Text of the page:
At time’s it’s breathless entertainment, and a good rally will have you laughing at the sheer thrill of it all. It feels very pure, very old school, and very polished. For a game in the vanguard of the initial VR wave—embracing the most modern gaming tech—in the hands, it whisks you back to playgrounds and simpler times.
After spending an hour in the new multiplayer mode with developer One Hamsa’s Community Director Carsten Boserup (and despite being heavily beaten by Carsten in every game we played) I had a great time. As the matches ebbed and flowed I did occasionally find a flurry of good form that felt very rewarding.
One Hamsa describe this as a VR Sport game, and they want player skill and ability to be front and centre. It’s easy to see how, with regular play, I could evolve and improve as a player to the point where I would be far more competitive, as with any “real” sport.
Despite an hour of energetic but friendly competition, the game didn’t leave me exhausted. Obviously a lot will depend on your individual build, level of fitness, style of play and what you want out of the game. Those simply looking for a fun sports game can just play it in a more relaxed way. Those looking for a moderate workout, or as a way to burn some calories, can play it more energetically.
No matter how you game, you will want to make sure your play area is sufficiently spacious and clear. I’m quite tall, with a long reach, and was conscious at all times that a sudden lunge or desperate swing could end in disaster. Equally, it’s all too easy to potentially get caught up in the trailing cables if you’re not careful. By now most VR gamers are accustomed to this but newer players will want to take extra care.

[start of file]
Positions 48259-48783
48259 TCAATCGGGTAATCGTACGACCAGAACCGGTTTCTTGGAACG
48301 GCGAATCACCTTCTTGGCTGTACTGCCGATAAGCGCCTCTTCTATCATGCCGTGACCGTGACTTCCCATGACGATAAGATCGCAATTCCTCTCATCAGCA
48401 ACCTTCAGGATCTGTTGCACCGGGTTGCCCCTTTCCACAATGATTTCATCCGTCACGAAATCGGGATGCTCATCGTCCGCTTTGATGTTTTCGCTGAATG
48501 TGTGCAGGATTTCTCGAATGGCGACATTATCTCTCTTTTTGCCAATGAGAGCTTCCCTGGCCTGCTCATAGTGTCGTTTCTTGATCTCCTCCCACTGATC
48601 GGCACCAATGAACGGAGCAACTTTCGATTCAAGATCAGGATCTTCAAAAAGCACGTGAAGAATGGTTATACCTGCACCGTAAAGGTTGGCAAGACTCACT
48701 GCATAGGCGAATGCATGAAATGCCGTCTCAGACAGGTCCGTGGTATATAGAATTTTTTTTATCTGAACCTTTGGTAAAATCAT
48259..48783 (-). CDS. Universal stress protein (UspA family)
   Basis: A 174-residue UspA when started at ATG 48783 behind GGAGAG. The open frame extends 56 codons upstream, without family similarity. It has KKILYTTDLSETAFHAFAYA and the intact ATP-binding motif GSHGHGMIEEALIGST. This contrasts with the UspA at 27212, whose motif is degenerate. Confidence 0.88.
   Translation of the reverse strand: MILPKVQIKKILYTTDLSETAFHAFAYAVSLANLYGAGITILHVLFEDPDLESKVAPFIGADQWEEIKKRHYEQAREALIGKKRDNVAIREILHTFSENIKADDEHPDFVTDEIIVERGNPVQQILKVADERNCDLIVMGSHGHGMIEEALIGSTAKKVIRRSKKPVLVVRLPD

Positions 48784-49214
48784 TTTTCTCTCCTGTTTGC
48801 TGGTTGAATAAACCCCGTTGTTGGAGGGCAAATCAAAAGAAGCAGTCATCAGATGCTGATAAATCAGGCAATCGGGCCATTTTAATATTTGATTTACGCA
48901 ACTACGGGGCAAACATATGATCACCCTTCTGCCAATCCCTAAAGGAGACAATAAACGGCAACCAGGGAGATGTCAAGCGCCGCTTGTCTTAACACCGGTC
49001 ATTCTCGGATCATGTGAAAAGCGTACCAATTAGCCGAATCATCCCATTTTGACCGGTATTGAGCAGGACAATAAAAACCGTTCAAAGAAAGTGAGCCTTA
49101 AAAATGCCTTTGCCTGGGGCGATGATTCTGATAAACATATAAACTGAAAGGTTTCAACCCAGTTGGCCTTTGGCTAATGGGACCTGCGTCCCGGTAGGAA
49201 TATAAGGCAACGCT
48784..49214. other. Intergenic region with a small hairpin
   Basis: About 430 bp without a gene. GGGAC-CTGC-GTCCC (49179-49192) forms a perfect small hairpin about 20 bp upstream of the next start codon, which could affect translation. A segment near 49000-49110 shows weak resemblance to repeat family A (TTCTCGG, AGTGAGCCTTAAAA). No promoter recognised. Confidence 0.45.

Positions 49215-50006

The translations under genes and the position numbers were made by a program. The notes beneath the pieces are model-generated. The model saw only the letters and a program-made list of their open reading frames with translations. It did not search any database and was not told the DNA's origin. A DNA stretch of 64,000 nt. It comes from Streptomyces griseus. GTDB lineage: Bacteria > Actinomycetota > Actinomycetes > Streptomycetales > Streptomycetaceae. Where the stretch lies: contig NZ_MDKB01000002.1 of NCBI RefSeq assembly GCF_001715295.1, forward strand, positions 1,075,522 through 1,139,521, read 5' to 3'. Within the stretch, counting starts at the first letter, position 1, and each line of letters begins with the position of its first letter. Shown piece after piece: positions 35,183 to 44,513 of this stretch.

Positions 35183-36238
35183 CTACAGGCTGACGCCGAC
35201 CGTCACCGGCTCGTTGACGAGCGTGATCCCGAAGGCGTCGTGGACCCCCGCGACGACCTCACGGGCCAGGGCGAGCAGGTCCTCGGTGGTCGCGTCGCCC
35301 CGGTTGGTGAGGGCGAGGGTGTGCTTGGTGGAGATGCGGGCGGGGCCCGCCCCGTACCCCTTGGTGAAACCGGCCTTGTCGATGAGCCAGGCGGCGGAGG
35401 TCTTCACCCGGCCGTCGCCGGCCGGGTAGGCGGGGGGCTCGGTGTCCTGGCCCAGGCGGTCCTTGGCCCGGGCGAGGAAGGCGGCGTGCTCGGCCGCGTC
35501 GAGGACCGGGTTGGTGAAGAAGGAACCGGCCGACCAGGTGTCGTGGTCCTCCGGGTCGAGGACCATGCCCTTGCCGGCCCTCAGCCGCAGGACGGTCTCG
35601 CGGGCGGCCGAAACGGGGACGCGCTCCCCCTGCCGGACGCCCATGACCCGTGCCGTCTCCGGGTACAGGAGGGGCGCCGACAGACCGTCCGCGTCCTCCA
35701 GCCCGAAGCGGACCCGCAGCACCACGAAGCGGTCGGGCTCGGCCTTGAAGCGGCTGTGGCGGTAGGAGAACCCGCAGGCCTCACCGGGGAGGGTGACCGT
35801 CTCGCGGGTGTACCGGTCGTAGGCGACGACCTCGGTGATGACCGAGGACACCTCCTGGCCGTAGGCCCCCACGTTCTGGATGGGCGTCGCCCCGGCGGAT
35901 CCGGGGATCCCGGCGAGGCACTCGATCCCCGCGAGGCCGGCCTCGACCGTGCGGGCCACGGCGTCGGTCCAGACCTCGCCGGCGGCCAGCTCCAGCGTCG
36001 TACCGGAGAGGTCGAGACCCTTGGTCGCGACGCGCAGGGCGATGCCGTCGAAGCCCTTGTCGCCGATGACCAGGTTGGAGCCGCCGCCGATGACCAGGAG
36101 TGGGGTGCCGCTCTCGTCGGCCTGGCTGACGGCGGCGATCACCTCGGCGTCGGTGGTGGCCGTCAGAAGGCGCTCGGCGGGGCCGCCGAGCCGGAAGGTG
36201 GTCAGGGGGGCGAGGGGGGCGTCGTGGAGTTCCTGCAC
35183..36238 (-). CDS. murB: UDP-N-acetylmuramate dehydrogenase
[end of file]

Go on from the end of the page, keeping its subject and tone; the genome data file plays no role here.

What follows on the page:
On the single player side there is a Solo mode featuring five challenges, each of which has a different and escalating combination of waves to master. This is a great mode in its own right, and very difficult to beat, but also acts as a primer for the multiplayer. The enemy here is the clock, as you fight against time to clear each wave, making just a little more progress each time.
When playing solo you can squeeze the trigger to change the ball’s trajectory by attracting it to the racket like a magnet, and the risk here is that the ball can shatter your racket if you don’t release the trigger in time, costing vital seconds as it regenerates. The reward is that you can potentially set up some crucial shots that keep you in the game.
There’s also an Arcade mode offering infinite play against the clock, but the Custom mode (whereby you can build and share your own set of waves) is currently unavailable, clearly intended for a later version.
Racket: Nx is available via Steam for the HTC Vive initially, though the developer has confirmed to Road to VR that they plan to add Rift and Touch support later this year. Though there isn’t yet “official” support, apparently people have been able to play it on the Rift through SteamVR, but I’d advise waiting a while to see the extent to which it’s playable in this way (as the game is built for 360 tracking, which not everyone with Touch has). As we move through the three planned quarterly Early Access updates (with tweaks and hotfixes as necessary in between) One Hamsa’s feature and post-Vive plans should become clearer.